BNSF Shatters the Glass (Ceiling) and RT20 goes Virtual - ETC

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Greetings;

Two Big Things to Start:

  1. Bowing to the inevitable, RailTrends will be virtual this year (11/19-20) –Progressive -Railroading & I will hold our annual railway conference virtually; I will be in NYC, but my guess is you (all) won't be, which is too bad. As in every year past, we believe that you can count on the usual great agenda – www.railtrends.com - but you’re on your own for cocktails., sadly….We’ll be back Live & In-Person in 2021!
  2. The highest-ranking woman in freight rail e-v-e-r.  I think I can safely say that…. Well BNSF named Katie Farmer to be the next CEO, succeeding Carl Ice (January 1). BNSF has been a mystery of late, seemingly hiding behind Berkshire’s broad shoulders, but this is one piece of news that was straight and consistent from the beginning – Katie Framer to be the CEO. She was long thought to be Matt Rose’s protégé; lately, folks began to wonder (without any real reason except for the growing gap between BNSF’s OR and that of arch-rival UP) – was that a good thing?  It should have been, but what was Berkshire’s Industrial pooh-bah Greg Abel thinking?  Then, in the middle of the Pandemic, BNSF closed the OR gap to UNP.  Did that come in the nick of time?  Or was the original succession strategy adhered to as planned (and in the absence of a contract, exacerbated by C19, did we outsiders simply imagine all of the ups and downs?). Katie will do a great job (and this opinion has been seconded by colleagues, former colleagues, and other observers).  She has cycled through all of the critical positions, from running Intermodal marketing at the best IM player on the planet to being the COO.  There was never any question, just reading tea leaves that may never have been there….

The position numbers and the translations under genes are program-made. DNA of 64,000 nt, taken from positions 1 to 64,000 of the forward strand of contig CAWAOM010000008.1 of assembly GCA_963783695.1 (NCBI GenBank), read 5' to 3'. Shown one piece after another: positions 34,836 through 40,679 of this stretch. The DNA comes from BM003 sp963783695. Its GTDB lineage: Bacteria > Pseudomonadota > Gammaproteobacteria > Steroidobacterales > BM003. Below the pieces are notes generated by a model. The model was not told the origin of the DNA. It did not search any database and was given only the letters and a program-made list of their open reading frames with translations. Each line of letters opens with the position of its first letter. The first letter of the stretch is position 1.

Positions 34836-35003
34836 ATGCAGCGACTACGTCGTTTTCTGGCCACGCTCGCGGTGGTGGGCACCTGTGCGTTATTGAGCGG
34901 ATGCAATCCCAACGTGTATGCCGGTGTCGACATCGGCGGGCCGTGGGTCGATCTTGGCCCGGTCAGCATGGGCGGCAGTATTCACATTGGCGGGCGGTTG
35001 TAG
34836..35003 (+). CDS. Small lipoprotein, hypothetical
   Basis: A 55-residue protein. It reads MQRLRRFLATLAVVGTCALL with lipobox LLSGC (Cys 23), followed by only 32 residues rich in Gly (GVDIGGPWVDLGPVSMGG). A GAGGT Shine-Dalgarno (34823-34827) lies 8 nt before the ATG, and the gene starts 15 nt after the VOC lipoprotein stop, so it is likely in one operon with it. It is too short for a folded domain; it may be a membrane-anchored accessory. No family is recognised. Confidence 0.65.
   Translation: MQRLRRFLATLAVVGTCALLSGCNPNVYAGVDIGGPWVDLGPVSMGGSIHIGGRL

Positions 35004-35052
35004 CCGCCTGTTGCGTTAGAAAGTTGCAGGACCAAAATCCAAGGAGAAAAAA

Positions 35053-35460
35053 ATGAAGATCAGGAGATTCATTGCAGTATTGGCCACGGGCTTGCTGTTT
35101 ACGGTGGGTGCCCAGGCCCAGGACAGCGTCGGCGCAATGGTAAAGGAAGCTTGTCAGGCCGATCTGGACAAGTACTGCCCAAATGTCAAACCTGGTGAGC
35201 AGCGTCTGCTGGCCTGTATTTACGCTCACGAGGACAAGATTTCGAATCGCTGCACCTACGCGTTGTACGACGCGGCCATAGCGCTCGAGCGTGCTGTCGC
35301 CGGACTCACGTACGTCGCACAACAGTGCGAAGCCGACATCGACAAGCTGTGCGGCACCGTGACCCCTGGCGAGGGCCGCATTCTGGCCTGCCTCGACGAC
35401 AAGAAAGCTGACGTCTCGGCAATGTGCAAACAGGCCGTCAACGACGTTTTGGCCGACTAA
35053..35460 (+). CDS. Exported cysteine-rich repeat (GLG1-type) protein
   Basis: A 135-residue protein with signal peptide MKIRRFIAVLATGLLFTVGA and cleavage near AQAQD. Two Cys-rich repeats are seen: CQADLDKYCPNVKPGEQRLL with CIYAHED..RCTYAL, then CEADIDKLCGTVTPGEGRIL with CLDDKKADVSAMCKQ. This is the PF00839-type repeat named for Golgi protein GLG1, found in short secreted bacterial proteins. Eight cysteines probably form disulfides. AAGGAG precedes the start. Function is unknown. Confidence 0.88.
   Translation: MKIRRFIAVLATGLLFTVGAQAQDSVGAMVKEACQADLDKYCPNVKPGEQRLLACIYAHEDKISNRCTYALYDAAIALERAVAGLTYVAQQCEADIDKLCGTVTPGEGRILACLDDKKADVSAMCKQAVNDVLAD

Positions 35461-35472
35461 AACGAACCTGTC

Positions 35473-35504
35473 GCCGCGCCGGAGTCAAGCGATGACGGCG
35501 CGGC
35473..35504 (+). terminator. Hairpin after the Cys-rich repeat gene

Some quick thoughts on rail traffic, etc – this past week’s volumes are too skewed by Labor Day to have any meaning, but we have seen good numbers continue for Intermodal & Ag; and perhaps an explanation (a lumber shortage) why forest products volumes haven’t matched the press around new housing starts.  The Railway Tie Association notes that yellow pine is in very short supply; the Farm Journal network stated that building-grade lumber prices were up 200% YOY!  That’s a lot of DIY and chick coops and new “victory gardens” and….